With six miles to go to Fort Tuthill, my body began to fall apart. I could not speak in coherent sentences. The temperature dropped and my hip flexor screamed in pain. We didn’t have enough layers. I had on every layer possible and Sydney ingeniously wrapped herself up in two space blankets. It was a creative solution that only a thru-hiker could have concocted.

Then the flashing lights pulled behind us. Luckily, Sydney was able to explain to the Sheriff that we were in the middle of a 250-mile ultramarathon. With the law enforcement off my back, I stumbled into Fort Tuthill.

Sleep ate at the edges of my consciousness, but I did not want to sleep in the aid station. My friend Bryce was back to cover this stretch, much like last year, and getting out on the trail to Walnut Canyon was my priority. After only a few minutes at the aid station, we ran into the night. As the sun came up I started hallucinating. I described the strange man in a maroon hoodie that I saw running ahead of me and got a laugh out of Bryce. I have hallucinated from exhaustion so often that these strange sights are entertaining. At peak exhaustion, I took a final 10-minute nap on the pine needles, and then the push began.

“As the sun came up I started hallucinating. I described the strange man in a maroon hoodie that I saw running ahead of me and got a laugh out of Bryce. I have hallucinated from exhaustion so often that these strange sights are entertaining.”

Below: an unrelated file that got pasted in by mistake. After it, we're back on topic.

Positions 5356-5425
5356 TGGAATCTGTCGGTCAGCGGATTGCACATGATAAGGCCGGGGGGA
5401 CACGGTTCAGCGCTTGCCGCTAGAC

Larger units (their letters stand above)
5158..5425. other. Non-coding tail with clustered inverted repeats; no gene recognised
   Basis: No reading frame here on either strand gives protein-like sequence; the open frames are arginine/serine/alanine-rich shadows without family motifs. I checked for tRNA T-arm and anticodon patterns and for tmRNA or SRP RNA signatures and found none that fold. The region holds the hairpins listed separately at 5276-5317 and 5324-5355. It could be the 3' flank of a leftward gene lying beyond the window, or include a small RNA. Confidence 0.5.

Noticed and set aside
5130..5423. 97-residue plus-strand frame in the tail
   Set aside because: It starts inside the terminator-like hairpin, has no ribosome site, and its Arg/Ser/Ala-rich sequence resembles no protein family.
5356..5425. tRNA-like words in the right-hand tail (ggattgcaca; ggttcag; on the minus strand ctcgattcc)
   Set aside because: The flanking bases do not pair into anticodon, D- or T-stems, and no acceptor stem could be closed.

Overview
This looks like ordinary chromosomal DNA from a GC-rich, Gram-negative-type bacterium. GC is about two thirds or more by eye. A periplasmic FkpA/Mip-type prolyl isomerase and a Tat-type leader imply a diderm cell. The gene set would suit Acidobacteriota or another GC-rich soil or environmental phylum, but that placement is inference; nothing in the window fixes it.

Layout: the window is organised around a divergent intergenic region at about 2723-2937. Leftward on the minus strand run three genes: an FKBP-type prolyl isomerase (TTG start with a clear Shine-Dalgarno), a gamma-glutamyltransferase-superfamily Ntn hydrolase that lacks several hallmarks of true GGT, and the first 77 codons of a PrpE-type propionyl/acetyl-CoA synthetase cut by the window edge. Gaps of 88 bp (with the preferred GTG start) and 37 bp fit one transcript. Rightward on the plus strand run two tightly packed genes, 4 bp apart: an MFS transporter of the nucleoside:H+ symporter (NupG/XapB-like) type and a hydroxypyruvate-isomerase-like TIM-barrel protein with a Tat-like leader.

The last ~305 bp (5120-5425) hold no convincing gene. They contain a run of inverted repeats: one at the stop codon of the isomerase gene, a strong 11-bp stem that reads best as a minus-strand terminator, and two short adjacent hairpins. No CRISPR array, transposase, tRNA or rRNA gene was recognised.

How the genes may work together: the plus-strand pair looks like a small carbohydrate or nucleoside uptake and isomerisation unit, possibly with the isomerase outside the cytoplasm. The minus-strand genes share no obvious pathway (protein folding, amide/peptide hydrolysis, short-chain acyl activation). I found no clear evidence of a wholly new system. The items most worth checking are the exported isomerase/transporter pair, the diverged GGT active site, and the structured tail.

I told Bryce to set an uncomfortable pace. The goal was to push to the finish. A couple of miles out from the final crew aid station I texted a list of instructions and when I arrived my crew set a record new bar with efficiency. Spoonfuls of food were thrust in front of me, electrolytes were handed to me, and my shoes were changed almost without me knowing. After only a couple of minutes, I was off to the final section with Ari.

With only 15 miles to go the crux of the whole course began. A massive climb up Mt. Elden started and I knew I could catch one of the runners ahead, so I pushed with an energy I didn’t know I had. Ari fell back, expecting to see me puking after the exertion, but I continued to run up the mountain. I grabbed water at the final aid station and sprinted the long descent to the finish line. With six miles to go, I caught the runner ahead of me and secured fifth place. 

It took everything I had to get to the outskirts of Flagstaff, and with a mile to go my crew and pacers were there cheering. We went in together and crossed the finish line as a team. I cracked a beer and fell to the ground, completely spent. My team had helped me push far beyond what I thought I could do. They had made the experience more fun and embraced a selfless attitude I never could have predicted. It was so much fun that it was a letdown when it finally ended. On to next year!